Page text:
available through the Automated Coastal Engineering System (ACES) (Leenknecht, Szuwalski, and Sherlock

1992).

(e) Most of the constituents listed in Table II-5-3 are associated with a subscript indicating the

approximate number of cycles per solar day (24 hr). Constituents with subscripts of 2 are semidiurnal

constituents and produce a tidal contribution of approximately two high tides per day. Diurnal constituents

occur approximately once a day and have a subscript of 1. Symbols with no subscript are termed long-period

constituents and have periods greater than a day; for example, the Solar Annual constituent Sa has a period

of approximately 1 year.

(f) In most harmonic analyses of tidal data in the continental United States, the majority of constituents

shown above have amplitude contributions that are negligible with respect to the magnitude of the full tide.

For example, in the Gulf of Mexico and east coast of the United States, well over 90 percent of the tidal

energy can be represented by the amplitudes of the *M*2, S2, N2, and *K*2 semidiurnal and *K*1, O1, P1, and *Q*1

diurnal constituents. In other locations, many more tidal constituents are needed to adequately represent the

tide. For example, over 100 constituents are needed for Anchorage, AK.

(g) Two categories of tidal constituents are necessary to reconstruct a tidal signal:

! Those that represent the elevation of the water surface.

! Those that specify a time and the phase shift associated with that time.

For example, the value for *H*n in Equation II-5-16 is the mean constituent amplitude and is a function of both

location and variations arising from changes in the latitude of the moon's node. The nodal effect of the moon

is reflected by the introduction of the node factor *f*n, which modifies each constituent amplitude to correspond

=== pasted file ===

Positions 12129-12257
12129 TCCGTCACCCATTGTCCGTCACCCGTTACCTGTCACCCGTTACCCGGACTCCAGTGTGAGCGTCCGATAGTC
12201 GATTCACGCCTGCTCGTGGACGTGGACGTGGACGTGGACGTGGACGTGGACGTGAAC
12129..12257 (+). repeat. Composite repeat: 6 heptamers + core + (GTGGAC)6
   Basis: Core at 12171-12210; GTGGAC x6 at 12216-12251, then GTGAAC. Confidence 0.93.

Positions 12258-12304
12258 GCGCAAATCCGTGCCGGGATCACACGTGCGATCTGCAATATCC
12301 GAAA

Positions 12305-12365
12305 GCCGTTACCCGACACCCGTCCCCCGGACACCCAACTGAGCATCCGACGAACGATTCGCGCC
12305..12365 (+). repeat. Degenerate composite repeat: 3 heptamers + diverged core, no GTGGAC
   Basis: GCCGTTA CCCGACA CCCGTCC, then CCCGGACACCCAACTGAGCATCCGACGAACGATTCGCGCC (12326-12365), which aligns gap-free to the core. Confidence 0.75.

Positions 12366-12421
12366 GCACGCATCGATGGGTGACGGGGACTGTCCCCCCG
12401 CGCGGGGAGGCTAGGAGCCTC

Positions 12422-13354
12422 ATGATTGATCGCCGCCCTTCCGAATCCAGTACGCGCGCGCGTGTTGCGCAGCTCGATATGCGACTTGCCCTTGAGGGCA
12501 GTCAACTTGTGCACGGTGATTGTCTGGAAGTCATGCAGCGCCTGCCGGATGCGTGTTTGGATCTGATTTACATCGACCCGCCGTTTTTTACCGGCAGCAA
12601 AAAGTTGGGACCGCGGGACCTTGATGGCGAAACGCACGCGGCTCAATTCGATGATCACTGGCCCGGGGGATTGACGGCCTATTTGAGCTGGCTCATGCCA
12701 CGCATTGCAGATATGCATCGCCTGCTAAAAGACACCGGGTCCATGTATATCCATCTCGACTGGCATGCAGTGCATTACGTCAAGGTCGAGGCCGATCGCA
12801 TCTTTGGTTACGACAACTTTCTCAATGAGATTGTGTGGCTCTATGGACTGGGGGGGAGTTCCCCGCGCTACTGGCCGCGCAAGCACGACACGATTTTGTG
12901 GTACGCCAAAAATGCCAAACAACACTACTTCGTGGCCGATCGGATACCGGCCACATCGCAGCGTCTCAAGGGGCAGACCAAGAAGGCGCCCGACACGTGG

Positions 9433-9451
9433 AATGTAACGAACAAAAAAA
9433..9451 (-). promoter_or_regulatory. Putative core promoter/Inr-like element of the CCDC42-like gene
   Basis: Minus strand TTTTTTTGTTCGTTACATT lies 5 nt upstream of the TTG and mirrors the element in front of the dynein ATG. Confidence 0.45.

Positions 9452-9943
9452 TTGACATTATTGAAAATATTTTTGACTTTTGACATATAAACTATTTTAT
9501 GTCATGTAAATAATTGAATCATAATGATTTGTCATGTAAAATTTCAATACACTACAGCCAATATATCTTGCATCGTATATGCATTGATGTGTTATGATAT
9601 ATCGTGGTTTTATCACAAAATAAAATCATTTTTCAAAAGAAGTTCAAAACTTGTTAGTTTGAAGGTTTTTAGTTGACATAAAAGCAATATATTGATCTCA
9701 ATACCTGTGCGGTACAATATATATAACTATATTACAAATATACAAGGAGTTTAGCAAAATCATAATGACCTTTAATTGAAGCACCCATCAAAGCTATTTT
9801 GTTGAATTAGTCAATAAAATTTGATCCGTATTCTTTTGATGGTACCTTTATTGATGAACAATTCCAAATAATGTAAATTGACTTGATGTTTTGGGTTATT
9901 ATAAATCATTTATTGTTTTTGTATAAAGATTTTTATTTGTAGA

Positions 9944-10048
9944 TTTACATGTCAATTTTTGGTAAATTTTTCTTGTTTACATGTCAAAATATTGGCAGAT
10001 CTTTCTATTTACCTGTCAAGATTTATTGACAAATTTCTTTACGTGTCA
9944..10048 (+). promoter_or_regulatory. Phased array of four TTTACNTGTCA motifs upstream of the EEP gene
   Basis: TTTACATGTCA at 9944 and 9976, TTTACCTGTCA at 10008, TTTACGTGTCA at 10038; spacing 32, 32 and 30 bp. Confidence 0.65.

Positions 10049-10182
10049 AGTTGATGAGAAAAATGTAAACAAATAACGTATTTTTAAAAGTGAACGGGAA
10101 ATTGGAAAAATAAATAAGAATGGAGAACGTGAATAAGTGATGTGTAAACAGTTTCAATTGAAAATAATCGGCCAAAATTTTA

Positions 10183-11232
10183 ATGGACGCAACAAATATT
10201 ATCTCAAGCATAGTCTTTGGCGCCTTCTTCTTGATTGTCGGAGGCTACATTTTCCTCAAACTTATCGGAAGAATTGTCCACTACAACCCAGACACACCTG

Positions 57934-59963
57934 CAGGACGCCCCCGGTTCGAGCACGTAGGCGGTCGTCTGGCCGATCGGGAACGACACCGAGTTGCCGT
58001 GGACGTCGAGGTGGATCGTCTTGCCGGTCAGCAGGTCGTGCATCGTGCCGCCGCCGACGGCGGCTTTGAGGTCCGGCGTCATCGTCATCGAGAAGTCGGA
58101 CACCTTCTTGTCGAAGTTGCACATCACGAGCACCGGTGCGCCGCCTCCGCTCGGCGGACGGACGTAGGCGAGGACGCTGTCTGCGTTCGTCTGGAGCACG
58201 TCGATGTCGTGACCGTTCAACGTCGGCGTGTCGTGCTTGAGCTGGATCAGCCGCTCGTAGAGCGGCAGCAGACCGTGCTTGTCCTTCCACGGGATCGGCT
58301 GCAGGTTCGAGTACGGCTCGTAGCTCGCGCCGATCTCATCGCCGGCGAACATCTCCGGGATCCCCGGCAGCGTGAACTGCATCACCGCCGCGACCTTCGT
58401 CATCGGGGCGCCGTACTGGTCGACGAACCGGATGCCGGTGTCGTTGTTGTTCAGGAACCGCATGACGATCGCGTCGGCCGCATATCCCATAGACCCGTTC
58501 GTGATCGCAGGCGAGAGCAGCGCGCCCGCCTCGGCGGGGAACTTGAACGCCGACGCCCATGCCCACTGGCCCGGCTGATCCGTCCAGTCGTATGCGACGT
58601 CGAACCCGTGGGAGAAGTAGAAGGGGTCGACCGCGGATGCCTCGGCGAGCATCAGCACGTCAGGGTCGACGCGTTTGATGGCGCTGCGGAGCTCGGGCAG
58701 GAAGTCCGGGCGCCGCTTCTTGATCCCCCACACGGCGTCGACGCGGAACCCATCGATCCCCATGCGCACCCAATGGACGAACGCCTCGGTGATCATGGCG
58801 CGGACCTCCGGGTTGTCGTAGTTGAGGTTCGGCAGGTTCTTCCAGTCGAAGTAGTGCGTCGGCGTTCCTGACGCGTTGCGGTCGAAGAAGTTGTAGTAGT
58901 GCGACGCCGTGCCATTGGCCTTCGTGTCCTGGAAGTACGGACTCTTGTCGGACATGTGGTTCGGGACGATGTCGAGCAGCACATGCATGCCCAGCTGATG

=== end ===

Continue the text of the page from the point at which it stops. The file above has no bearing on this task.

to a specific time period. Mid-year values are usually specified for reconstructed time series because node

factors vary slowly in time. Mid-year values for each constituent listed in Table II-5-3 are presented in

Shureman (1924) for the years 1850 through 1999. An example is shown in Table II-5-4 for the years 1970

through 1999. Equations for computing *f*n are given by Schureman.

(h) The second category of arguments specifies the phasing of high water for each constituent with

respect to both time and location. These arguments are based on the fact that phases of the constituents of

the observed tide do not coincide with the phases of the corresponding constituents of the equilibrium tide.

For example, a high tide does not occur directly beneath the moon. There is a lag between the location of the

tide-producing force (i.e., location of the moon) and the observed time of high water. This lag, due to

frictional and inertial forces acting on the propagating tide, is referred to as the epoch of the constituent and

is denoted by κn in Equation II-5-16.

(i) The relationship between the constituent arguments and high tide is shown in the schematic

Figure II-5-10. In this figure, the cosine curve represents the surface elevation in the y-direction as a function

of time or degrees of phase (maximum at 0 and 360 deg). For the *M*2 tidal constituent, the cosine curve has

a period of 12.42 hr (other constituent periods are indicated in Table II-5-3). Therefore, in Figure II-5-10,

the horizontal axis represents either time or phase, both increasing to the right. The value of κ represents the

actual phase lag required for the water surface to reach high water (HW) following the passing of the tide-

producing force. In the case of the semidiurnal constituents, this force is the crossing of the moon.

Water Levels and Long Waves

II-5-15

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